Donegal community's immense effort makes busy road safer for all its users including local schoolchildren

The work was carried out in co-operation with Donegal County Council

Community effort leads to safer pedestrian footpath on busy Donegal road

Community effort leads to safer pedestrian footpath on busy Donegal road

The need for a footpath from Donegal Town to Killymard has long been recognised and now thanks to a great community effort, a safe walkway for pedestrians is finally complete.

It is almost a year since dozens of people from the parish with support from a number of local businesses put their shoulders to the wheel to start clearance work for the footpath.

The work was carried out in co-operation with Donegal County Council as part of a Community Involvement Scheme (CIS) applied for by Killymard Old Church Restoration Committee.

A spokesperson for the committee said: "There have been fears for many years that someone would be seriously injured or killed on the road.

"This road is popular with walkers and it serves a primary school, pre-school, church, graveyard, and our old church where we host community events. It is also used by hundreds of residents and by visitors to the hotels and guest houses of the Lough Eske area.

"The idea of a footpath goes back to when the school and new church were built in the 1980s and 1990s. It was revived in recent years with so much more awareness of health and environmental issues. One of the big aims with this footpath was to give children and families the option of being able to walk to school. It is great to see that happening now."

A number of people from the community were out on Saturday morning putting the finishing touches to the community share of the work. This was almost a year since a bigger group gave up two full days in very wet conditions to do the initial clearance work along the entire stretch of road. This in turn allowed Donegal County Council's road crew to get to work on the footpath and on upgrading the road at the same time, making it safer for motorists as well as pedestrians.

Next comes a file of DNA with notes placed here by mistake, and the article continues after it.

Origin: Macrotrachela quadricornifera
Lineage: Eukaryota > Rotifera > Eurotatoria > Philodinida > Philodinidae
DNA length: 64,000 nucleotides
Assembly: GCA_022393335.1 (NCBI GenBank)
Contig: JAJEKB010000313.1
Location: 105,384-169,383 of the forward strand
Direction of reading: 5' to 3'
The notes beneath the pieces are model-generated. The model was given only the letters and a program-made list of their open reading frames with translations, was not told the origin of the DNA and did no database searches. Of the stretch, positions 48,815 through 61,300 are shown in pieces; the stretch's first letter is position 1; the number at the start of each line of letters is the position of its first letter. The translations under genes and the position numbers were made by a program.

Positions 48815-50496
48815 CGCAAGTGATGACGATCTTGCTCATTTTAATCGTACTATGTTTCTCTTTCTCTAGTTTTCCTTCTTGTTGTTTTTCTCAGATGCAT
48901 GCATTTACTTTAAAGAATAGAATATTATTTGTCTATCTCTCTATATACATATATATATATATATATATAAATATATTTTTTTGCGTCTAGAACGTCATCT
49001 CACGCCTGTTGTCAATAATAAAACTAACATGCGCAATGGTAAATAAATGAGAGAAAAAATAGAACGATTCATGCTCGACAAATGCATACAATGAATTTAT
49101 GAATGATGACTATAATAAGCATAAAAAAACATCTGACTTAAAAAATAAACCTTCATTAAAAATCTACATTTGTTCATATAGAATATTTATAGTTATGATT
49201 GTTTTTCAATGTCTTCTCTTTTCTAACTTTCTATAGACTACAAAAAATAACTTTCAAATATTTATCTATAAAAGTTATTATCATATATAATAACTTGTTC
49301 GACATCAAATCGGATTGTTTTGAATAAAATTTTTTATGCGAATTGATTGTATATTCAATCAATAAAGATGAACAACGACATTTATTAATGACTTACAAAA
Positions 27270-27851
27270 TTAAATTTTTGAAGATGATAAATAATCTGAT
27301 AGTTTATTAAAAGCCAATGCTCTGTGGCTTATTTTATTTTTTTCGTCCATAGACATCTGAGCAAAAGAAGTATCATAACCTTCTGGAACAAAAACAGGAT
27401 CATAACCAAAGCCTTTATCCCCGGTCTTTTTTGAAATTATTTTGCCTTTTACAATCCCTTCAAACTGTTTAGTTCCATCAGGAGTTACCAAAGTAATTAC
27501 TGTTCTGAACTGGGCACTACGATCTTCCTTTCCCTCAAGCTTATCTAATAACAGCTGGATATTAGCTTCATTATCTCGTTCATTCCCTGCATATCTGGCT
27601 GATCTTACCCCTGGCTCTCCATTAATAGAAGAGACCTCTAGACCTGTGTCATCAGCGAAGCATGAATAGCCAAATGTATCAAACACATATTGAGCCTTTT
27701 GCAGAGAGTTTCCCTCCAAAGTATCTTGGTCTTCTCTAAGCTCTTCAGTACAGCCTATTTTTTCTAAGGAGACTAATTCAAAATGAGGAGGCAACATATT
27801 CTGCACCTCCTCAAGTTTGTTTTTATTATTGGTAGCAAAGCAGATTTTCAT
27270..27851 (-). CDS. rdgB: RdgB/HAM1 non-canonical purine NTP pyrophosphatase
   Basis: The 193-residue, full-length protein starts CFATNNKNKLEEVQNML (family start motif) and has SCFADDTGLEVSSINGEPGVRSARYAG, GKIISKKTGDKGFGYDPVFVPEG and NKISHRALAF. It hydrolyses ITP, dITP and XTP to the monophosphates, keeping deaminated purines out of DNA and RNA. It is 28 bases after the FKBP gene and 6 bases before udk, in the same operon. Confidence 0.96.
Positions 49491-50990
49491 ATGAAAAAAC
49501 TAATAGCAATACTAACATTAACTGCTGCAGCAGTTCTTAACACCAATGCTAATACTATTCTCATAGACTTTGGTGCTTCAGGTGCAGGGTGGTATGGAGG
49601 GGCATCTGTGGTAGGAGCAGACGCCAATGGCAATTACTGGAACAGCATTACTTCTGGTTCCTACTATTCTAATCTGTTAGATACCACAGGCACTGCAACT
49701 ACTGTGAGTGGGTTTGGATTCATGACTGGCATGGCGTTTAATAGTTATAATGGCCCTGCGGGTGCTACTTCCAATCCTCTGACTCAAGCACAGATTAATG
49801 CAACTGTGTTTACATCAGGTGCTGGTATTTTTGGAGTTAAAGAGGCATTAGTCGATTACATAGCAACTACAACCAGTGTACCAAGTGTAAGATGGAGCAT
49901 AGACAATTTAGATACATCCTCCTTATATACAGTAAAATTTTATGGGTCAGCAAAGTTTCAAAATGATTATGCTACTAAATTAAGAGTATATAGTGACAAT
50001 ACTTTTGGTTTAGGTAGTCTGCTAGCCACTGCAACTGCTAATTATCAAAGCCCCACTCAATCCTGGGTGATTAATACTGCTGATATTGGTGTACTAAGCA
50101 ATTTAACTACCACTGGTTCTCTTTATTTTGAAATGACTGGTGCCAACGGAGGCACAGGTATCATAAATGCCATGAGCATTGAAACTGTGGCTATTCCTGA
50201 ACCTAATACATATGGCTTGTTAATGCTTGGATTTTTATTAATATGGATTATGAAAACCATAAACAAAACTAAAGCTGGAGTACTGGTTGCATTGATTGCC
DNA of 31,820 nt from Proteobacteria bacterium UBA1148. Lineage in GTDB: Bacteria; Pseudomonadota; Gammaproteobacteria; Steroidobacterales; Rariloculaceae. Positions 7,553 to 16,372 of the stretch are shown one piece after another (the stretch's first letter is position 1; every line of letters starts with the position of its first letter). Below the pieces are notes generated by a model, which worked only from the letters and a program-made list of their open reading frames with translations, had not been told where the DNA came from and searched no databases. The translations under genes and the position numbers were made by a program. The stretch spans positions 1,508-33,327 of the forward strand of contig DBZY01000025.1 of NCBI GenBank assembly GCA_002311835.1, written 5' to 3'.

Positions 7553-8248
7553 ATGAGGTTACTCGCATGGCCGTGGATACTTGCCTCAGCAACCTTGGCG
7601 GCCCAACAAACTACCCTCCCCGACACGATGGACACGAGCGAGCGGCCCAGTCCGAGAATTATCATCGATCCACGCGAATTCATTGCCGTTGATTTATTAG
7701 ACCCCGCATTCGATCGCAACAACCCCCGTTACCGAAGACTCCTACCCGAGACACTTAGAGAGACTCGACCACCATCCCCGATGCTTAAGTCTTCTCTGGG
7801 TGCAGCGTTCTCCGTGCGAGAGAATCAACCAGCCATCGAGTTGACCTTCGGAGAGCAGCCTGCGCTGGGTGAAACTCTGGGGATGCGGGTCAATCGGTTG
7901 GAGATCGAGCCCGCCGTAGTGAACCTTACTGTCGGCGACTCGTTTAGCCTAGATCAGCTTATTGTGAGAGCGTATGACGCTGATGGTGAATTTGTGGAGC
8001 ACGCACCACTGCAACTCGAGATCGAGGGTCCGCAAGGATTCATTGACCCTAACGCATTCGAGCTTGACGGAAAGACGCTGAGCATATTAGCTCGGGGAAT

The committee spokesperson said: "It is great to be at the stage now of doing the finishing touches, making sure the landowners are happy with the way their fields are left. 

"The bulk of the work was done before Covid-19, and this footpath couldn't have come at a better time. All through lockdown there were people out walking the path every day. It was great to know that people were benefiting so much from this footpath.

"Scoil an Linbh Íosa is back open now and for the first time since it was build more than 30 years, families coming out from town have the option of walking safely to school. 

"We would like to thank the men who came out on Saturday to do these last few jobs. We couldn't have too many people there this time round due to social distancing, so they did a great job.

"Donegal County Council also have a last few bits to do and then the project will be finished.

"I saw one person on Facebook describe this project as 'a leading light' and it made me feel very proud of our community and the way people just stepped up and got on with whatever needed to be done. Because it was carried out under a CIS, the Killymard Old Church Restoration Committee as the applicants had to provide 30% of the cost in labour and services. It amounted to around €80,000 worth of labour, machinery hire, fuel, the dedication of land to be used for the project, etc.

"That is an immense community contribution by any standards, so a huge, huge thank you to everyone who helped in any way with land dedication, clearance work, traffic management or serving food, as well as to Donegal County Council, in particular Donal Murphy, Mark Sweeney, Anthony McGrath and all the workers, and Cllr Noel Jordan who has been very involved in getting this project from the outset, Cllr Tom Conaghan for his ongoing support, and all our local councillors who supported this project in any way.

"We would ask everyone who is enjoying the benefits and safety of this fantastic footpath to remember the local businesses whose generosity with machinery, professional services, fuel and lunches for volunteers meant that we didn't have to fundraise or to call on the parish or school for financial contributions. Those businesses/professional services are: Seamus McGowan, Brendan Brady of Brady Construction, digger drivers Mark McHugh and Jim Kelly, tree feller John McGovern, Andrew Gallagher of Cosy Home Fuels, Michael McIntyre of Doonan Service Station, the team at Lough Eske Castle Hotel, and Kevin Gallagher and his team at the Mill Park Hotel."

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